One of our least favorite beginnings to a comedic premise is “Back in my day…” An overwhelming majority of the time, the sentiment is followed by older generations reminiscing in the glory of their hardships or the simplicity of their younger years. Jeff Foxworthy’s latest special The Good Old Days functions almost entirely on that singular well-worn, dull theme to the point where “…in the good ol’ days…” becomes the latest crutch of a catchphrase, a follow-up to “You might be a redneck if…”
Jen Kirkman embarks down a somewhat parallel path in her latest and last(?) album OK, Gen-X, but then veers off to explore the transition between generations with less focus on value judgments and more on how there are always people trying their very best no matter what time they’re born into. There is so much truly beautiful vulnerability on this album, which may be in part as it’s supposed to be Jen’s valediction from comedy. Examining the finer points of how different of a world she lives in now than when she grew up and, often times, being pro-millennial or Gen-Z is refreshing take, both for its affirmation and how rare it is in comedy.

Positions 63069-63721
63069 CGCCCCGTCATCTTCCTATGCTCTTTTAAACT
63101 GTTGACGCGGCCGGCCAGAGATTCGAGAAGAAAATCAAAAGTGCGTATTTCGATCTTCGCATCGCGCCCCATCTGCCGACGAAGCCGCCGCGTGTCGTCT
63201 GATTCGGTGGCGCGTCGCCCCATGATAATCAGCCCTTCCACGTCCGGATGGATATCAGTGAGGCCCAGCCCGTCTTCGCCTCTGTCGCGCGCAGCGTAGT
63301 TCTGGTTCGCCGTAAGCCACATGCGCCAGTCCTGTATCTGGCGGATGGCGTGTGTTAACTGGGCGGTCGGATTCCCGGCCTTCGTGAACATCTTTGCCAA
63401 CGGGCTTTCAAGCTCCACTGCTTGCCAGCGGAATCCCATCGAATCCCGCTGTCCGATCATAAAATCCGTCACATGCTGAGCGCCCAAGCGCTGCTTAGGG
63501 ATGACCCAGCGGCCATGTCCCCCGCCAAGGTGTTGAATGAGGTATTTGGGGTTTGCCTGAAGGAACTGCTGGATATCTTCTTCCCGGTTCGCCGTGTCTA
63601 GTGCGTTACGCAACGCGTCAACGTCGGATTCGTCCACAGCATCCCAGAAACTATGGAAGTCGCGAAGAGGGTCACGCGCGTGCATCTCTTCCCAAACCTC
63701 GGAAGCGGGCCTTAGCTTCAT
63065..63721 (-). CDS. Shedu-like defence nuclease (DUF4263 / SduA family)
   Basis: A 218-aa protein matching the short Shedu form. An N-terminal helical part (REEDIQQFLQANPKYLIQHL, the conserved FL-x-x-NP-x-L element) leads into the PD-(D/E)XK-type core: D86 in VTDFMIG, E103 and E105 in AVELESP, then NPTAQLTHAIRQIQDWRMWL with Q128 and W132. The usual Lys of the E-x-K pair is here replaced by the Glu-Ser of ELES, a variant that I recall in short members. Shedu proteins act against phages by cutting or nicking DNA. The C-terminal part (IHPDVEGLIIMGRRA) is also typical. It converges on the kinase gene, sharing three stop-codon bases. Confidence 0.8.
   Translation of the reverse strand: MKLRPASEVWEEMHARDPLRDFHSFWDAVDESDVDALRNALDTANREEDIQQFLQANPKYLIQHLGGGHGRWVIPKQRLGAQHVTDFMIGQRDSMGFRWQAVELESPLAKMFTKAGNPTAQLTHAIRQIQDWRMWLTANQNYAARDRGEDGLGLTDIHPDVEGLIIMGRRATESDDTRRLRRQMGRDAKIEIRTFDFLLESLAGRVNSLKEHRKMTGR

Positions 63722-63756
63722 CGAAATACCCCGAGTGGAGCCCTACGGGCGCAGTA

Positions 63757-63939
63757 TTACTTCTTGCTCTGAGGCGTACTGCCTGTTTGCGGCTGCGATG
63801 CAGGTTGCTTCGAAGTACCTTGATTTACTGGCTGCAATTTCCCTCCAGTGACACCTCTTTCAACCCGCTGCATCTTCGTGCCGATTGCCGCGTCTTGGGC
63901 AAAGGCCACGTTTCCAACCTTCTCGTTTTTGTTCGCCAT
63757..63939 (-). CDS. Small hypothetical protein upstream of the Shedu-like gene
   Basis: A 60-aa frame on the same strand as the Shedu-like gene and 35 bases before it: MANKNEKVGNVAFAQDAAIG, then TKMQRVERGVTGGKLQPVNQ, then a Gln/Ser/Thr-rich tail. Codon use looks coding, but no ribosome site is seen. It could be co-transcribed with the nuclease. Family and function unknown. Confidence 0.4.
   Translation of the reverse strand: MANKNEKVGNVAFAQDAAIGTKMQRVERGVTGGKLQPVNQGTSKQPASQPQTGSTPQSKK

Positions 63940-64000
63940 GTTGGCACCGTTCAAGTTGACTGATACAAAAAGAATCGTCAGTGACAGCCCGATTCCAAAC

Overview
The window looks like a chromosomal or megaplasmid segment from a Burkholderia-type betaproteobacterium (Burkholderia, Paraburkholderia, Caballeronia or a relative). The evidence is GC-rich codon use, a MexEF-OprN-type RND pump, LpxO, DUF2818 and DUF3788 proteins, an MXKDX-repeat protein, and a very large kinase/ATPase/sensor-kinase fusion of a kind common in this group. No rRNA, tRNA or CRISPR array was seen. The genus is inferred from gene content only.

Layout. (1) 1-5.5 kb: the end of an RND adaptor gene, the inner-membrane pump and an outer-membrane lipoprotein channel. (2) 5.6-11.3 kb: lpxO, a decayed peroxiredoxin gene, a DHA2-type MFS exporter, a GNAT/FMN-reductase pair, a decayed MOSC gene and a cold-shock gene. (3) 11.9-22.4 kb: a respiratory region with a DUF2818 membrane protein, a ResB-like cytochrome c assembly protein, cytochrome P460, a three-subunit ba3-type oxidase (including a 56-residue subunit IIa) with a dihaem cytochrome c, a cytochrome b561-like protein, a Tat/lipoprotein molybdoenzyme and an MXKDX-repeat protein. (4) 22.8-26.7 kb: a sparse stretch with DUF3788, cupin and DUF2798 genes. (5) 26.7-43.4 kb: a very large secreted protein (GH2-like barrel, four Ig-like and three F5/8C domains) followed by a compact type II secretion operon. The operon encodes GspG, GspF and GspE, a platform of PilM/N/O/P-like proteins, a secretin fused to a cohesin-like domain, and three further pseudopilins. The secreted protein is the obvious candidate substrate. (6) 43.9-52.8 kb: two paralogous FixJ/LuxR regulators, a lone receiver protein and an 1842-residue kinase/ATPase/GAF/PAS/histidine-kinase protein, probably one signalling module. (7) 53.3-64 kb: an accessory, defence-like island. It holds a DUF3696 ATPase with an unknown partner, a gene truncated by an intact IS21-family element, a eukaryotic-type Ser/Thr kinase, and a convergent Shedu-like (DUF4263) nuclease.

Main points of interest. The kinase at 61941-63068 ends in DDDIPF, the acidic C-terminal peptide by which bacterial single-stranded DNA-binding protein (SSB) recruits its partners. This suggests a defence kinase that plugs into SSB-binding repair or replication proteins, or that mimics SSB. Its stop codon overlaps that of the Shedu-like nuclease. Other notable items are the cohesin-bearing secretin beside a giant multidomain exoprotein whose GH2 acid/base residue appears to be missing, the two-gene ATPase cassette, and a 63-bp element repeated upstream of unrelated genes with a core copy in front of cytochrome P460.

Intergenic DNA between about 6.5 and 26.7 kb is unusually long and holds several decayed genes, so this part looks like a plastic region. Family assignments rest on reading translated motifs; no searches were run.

If we’re to go by generational stereotypes, Gen-X often gets pegged for being endless cynical and sarcastic and this hour is almost a love letter from Gen-X to young people all while weaving a charmingly loose Jen still at the height of her comedy powers. It’s only March and this is undeniably one of the best hours of comedy that’ll come out this year.
Also, Jen sticks it so well to Louis CK by telling her story in full as an amazing parting salvo and gives a stiff reminder (full of great punchlines) how far we still have to go for parity between women and men in comedy (and the world in general). We can only hope that Jen is pulling a Hannah Gadsby and just saying that’s she quitting only to change her mind in a few months or a year or two.
In the meantime, have a really swell time listening to one of the best of our time, Jen Kirkman, and what will be her final comedy record for now, OK, Gen-X, available now wherever you get your comedy albums.